I’ve been away from these pages for a few weeks because Mark (Opa) and I went to Croatia and Slovenia, with a brief visit to Bosnia-Herzegovenia. We were away only two weeks, but somehow catching up with work before and afterwards, and getting ready for the trip and re-entry afterwards ate up a lot of time. We saw some beautiful picture-postcard scenes along the Adriatic coast and some very sad reminders of the war in the Balkans during the 1990s. And we met a number of other grandparents – this is, after all, the demographic that has the time and the money to travel.
Even though none of us were with our grandchildren, you could tell that thoughts of them were ever-present. One grandfather looked everywhere for dolls in ethnic costumes for his granddaughters that were “not in plastic cases [the dolls, not the granddaughters] but were real dolls that the girls can drag around with them.” A grandmother stocked up on local postage stamps for her grandson’s collection. Several people hit the computers at the hotel every day to connect with children and grandchildren. And so it went.
We sent postcards to everyone as we always do, letting them know we were thinking of them and giving them a little taste of another country. Then, throughout our twelve days of active sight-seeing I looked for presents that I might bring the grandchildren. I ruled out cheap souvenirs since they all have too much stuff already and don’t need more to clutter up their homes. I ruled out expensive jewelry because I like to shop for good gifts where I know the merchant and can return if there’s any problem. I knew we didn’t need to bring anything, since one of my daughters has said, “Please don’t bring a present every time you come – the children are happy just to see you.” And we weren’t gone any longer than a typical gap between seeing the family.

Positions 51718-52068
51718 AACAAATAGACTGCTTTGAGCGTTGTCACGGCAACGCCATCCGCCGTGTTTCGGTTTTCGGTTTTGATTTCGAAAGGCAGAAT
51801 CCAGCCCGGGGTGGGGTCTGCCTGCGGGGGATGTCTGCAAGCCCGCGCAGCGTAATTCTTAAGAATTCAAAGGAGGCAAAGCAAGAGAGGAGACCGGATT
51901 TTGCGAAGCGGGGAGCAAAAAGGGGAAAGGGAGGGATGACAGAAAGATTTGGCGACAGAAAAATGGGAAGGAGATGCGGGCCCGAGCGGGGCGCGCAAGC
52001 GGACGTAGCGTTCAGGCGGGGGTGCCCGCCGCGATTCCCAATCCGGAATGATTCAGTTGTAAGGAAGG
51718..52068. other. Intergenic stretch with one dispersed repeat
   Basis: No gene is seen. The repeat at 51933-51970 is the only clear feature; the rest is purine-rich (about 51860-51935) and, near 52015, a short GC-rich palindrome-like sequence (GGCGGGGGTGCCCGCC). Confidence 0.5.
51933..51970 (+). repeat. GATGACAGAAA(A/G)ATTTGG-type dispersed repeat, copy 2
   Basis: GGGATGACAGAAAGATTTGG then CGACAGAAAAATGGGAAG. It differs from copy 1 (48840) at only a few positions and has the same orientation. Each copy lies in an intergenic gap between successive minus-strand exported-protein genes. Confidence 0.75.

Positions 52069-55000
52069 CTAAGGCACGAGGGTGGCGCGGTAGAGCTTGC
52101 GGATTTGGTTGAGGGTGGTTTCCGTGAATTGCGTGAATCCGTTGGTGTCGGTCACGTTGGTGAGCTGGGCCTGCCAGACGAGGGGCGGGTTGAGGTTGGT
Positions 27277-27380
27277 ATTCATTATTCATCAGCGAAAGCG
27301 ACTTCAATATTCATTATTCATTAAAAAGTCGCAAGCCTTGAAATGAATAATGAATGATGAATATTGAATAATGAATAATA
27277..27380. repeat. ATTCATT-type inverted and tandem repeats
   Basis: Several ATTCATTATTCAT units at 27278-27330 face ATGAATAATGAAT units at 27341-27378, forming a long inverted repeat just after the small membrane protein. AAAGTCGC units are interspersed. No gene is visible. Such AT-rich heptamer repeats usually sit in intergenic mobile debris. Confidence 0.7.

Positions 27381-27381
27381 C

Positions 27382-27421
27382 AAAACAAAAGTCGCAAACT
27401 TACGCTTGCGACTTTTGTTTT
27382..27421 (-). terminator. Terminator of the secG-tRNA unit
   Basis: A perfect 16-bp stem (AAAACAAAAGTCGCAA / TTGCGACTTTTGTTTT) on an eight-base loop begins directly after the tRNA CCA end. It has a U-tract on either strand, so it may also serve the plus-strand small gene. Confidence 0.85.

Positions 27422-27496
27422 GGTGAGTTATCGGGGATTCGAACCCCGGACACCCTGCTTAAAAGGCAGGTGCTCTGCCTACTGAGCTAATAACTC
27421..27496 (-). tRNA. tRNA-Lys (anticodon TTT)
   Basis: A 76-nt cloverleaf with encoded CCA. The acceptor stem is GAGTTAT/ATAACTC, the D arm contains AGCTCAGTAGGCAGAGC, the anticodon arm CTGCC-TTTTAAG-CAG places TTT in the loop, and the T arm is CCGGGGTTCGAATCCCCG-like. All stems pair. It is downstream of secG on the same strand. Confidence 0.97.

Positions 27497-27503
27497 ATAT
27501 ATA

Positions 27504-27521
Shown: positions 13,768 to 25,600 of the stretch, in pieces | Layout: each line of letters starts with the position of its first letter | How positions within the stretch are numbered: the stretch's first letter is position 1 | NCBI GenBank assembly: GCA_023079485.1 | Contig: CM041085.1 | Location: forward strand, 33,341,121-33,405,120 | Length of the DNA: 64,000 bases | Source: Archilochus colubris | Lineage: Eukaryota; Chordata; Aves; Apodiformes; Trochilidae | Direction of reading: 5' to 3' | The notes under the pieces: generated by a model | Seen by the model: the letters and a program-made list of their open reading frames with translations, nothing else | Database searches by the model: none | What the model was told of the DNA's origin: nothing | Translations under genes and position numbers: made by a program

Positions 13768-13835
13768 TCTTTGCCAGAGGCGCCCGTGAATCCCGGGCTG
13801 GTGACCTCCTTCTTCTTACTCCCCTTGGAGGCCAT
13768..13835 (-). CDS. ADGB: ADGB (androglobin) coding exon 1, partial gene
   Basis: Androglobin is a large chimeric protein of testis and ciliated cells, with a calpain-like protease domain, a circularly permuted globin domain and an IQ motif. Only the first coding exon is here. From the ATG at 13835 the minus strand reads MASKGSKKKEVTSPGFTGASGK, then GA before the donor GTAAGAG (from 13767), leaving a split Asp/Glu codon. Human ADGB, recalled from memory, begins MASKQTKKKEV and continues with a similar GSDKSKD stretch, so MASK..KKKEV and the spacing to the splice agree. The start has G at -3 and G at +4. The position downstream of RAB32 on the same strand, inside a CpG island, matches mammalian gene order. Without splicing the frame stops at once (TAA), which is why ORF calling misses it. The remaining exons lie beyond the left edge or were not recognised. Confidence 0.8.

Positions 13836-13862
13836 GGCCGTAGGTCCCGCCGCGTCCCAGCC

But I didn’t feel right coming home empty-handed after we had taken such an extensive trip, so I kept looking – and I finally found a solution for the four granddaughters in an unlikely little souvenir shop: little change purses made of handkerchief-linen fringed with lace (for which Croatia is known), with little zippers. Easy to pack, inexpensive, and easy to push to the back of a dresser drawer if the girls don’t want to use them. For our 20-something grandson there was nothing that seemed useful or entertaining enough to bring home. We’ll have to buy him a little something when he comes to visit us this fall.
I wonder how other grandparents feel about bringing souvenirs from trips for grandchildren. A “must,” a “maybe,” or a “forget-about-it”? Let me hear from you.
Grandma’s Book Club
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